In 2006, following the Edinburgh meeting of the Wetland Archaeology Research Programme (WARP), Historic Scotland commissioned a review of the archaeology of Scotland’s wetlands. The resulting report highlighted the international importance of settlement in Scotland’s lochs, bogs and mires, but also drew attention to how little was known about this aspect of the UK’s archaeological record. There are around 400 known crannogs, or artificial island settlements, in Scottish wetlands, yet they remain poorly understood in comparison to other site types.

Many of Scotland’s crannogs are known to date to the Iron Age, with a good proportion of those dated so far belonging to the mid-late first millennium BC. This is a problematic period in Scottish archaeology, since radiocarbon dating is inaccurate as a result of the flattened 14C calibration curve in the period 800-400 BC, often meaning that activity cannot be dated more closely than a century or two.


Wetland sites, however, often preserve structural timbers that can potentially be used to provide a dendrochronological date (derived from the alignment of tree-ring patterns with master sequences). Dendro is usually much more accurate than radiocarbon dating, and can often date the felling of a tree to a single calendar year. Crannogs, of course, are built predominantly in timber which is often preserved by wetland conditions, so the possibility existed to be able to be very precise with the date of occupation of these prehistoric settlements- something that has never been achieved in Scotland before.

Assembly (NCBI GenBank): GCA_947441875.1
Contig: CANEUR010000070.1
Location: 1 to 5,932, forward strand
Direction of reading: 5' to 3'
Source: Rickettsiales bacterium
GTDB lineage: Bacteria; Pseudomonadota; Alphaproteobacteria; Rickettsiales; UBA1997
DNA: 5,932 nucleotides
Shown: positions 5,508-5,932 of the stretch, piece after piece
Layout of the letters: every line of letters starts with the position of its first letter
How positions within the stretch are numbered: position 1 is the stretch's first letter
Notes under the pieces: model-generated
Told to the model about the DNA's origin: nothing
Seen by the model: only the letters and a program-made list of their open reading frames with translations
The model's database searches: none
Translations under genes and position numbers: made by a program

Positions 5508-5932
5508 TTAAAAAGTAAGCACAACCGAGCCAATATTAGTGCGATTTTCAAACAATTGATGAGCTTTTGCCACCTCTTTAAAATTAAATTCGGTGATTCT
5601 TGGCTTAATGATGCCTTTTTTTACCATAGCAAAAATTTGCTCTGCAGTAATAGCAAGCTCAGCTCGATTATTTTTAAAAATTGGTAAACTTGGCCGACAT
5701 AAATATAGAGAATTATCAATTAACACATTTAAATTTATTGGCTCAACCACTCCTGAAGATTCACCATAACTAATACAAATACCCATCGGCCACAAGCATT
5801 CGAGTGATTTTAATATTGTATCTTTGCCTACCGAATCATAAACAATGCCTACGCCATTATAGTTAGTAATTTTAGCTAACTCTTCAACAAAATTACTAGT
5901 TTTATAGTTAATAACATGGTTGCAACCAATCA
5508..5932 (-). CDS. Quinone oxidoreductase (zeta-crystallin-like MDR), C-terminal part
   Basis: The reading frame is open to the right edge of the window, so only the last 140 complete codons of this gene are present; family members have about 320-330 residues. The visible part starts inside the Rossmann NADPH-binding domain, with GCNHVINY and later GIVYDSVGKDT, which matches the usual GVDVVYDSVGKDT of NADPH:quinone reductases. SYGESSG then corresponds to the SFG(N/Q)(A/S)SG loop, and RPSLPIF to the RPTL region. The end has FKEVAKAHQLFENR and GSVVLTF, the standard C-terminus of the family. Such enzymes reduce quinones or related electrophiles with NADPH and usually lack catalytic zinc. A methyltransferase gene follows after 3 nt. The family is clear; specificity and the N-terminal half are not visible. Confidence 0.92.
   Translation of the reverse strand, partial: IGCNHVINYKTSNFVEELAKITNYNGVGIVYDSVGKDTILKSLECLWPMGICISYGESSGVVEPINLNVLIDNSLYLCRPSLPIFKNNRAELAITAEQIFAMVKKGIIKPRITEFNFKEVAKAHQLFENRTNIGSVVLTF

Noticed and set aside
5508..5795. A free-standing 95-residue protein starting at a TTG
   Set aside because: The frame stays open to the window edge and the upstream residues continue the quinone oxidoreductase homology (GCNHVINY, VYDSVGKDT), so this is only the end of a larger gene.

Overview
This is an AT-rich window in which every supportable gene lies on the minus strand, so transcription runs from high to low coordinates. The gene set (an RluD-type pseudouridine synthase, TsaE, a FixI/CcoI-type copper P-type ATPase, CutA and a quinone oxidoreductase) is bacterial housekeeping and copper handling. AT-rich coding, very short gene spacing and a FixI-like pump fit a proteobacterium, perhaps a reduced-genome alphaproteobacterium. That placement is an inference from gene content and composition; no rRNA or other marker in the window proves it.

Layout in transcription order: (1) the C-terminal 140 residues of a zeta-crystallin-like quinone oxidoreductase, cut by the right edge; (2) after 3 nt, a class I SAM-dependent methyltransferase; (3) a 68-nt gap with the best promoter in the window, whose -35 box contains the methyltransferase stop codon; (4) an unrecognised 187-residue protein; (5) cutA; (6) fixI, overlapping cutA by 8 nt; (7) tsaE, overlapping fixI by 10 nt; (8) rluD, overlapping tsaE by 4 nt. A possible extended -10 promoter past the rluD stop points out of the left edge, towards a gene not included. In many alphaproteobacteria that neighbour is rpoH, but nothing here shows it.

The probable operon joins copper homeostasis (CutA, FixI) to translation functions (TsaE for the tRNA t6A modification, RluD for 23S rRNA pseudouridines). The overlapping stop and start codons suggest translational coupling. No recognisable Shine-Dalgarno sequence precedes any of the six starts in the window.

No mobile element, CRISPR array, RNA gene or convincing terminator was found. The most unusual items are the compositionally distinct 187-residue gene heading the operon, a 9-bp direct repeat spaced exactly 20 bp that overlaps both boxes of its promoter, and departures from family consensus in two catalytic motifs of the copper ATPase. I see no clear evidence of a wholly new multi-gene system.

Refining Chronological Resolution: a landscape approach

The breakthrough came at the crannog of Dorman’s Island, when the first prehistoric dendro date was obtained from split oak logs used as flooring on the island. This showed that that crannog was occupied between 153 and 121 BC and again in the sub-Roman period, but most crucially demonstrating that Galloway crannogs could be linked to Irish and northern English dendrochronological sequences………

Read the full article here on the AOC Archaeology website:


The SWAP Programme is funded by Historic Environment Scotland.

  • A monograph report on the Cults Landscape Project is now complete and in the final stages of preparation for publication.
  • The excavations at Dorman’s Island crannog are reported in the Journal Of Wetland Archaeology, volume 10, 2011.
  • Many of the themes of the SWAP programme are discussed in papers by Anne Crone and Graeme Cavers in Lake Dwellings After Munro: read the volume online for free, here.